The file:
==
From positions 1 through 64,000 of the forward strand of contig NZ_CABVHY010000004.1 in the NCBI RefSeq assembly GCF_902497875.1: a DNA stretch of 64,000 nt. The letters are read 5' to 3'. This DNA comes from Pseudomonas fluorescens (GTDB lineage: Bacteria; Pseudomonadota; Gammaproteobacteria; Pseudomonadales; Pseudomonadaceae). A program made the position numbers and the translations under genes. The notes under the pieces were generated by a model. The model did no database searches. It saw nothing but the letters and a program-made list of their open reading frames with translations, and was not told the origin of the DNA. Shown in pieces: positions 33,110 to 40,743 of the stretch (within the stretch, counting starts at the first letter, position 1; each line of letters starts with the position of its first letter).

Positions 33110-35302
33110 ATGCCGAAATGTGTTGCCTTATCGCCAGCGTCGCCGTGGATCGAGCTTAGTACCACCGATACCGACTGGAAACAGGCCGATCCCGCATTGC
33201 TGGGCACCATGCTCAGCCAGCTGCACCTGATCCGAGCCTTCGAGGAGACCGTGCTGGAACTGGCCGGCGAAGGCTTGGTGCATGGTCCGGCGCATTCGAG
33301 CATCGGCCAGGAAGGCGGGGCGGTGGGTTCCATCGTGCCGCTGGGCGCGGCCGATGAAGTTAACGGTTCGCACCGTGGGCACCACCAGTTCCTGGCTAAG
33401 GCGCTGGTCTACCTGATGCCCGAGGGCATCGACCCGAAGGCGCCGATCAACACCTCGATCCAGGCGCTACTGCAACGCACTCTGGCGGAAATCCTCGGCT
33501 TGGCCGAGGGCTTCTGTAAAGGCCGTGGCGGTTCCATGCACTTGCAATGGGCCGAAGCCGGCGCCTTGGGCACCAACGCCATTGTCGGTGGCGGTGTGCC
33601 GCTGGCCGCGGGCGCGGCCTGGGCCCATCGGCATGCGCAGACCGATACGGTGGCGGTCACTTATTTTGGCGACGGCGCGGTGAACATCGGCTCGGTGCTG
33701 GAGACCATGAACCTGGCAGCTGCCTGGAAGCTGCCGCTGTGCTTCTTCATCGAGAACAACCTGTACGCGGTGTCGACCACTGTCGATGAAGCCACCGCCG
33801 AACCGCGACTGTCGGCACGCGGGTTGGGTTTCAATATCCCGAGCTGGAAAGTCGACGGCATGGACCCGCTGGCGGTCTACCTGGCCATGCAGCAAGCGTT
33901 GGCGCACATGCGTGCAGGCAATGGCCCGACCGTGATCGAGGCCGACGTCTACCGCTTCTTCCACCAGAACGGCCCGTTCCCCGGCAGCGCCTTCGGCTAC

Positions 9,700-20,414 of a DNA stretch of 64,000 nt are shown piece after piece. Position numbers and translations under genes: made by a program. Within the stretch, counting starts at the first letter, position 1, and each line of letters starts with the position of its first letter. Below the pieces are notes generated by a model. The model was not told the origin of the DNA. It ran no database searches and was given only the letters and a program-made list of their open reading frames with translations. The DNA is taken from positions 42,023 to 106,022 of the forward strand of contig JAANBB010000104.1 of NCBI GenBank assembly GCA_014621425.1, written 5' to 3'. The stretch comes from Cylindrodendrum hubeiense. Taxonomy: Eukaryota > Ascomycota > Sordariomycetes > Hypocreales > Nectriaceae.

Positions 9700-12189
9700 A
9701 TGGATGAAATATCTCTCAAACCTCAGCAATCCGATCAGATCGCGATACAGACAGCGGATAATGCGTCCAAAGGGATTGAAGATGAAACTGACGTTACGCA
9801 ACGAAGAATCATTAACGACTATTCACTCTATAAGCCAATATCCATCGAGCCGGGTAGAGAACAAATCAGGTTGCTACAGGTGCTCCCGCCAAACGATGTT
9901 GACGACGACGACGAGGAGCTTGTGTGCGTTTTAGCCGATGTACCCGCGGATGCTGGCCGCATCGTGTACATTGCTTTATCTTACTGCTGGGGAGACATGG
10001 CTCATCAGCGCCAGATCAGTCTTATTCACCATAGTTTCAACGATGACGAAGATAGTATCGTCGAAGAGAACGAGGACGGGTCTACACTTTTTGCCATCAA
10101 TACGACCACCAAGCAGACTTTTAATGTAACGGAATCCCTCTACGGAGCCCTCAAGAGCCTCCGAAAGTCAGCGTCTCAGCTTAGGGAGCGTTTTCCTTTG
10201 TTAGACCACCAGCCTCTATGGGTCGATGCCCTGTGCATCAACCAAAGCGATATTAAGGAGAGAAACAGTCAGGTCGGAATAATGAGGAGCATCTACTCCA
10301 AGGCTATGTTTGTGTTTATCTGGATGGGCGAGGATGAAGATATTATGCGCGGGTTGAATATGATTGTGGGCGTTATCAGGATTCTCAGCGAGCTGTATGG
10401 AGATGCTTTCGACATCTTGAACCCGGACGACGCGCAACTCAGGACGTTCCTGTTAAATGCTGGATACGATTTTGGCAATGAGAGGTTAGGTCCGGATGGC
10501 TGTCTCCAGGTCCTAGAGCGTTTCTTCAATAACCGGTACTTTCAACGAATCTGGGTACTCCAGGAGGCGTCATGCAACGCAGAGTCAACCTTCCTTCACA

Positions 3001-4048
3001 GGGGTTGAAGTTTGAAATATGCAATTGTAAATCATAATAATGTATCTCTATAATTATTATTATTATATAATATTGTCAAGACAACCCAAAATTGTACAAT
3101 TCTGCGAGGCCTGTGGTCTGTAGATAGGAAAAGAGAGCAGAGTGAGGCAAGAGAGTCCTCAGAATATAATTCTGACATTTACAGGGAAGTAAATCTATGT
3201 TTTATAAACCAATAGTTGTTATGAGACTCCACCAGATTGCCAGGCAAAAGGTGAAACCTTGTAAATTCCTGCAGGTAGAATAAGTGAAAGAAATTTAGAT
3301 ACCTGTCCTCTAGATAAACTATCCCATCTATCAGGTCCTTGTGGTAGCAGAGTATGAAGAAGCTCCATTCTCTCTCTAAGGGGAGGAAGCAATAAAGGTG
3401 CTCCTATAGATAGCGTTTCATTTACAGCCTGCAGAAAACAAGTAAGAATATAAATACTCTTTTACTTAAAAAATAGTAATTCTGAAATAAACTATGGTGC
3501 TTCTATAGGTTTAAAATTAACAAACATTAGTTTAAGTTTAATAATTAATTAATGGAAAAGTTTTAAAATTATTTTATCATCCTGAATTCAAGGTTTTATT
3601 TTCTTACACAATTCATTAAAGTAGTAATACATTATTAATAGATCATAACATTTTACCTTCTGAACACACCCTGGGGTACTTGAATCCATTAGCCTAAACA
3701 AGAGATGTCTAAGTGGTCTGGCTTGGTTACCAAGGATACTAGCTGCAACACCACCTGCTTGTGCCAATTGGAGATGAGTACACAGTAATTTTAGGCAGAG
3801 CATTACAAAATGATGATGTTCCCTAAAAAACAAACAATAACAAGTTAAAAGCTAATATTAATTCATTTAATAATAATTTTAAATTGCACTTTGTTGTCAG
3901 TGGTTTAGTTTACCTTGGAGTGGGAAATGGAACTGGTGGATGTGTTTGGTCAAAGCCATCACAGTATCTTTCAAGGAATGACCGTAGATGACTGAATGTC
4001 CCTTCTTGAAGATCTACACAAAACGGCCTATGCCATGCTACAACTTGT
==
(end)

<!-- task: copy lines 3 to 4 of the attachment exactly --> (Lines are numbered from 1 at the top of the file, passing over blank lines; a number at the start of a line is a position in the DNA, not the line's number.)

33110 ATGCCGAAATGTGTTGCCTTATCGCCAGCGTCGCCGTGGATCGAGCTTAGTACCACCGATACCGACTGGAAACAGGCCGATCCCGCATTGC
33201 TGGGCACCATGCTCAGCCAGCTGCACCTGATCCGAGCCTTCGAGGAGACCGTGCTGGAACTGGCCGGCGAAGGCTTGGTGCATGGTCCGGCGCATTCGAG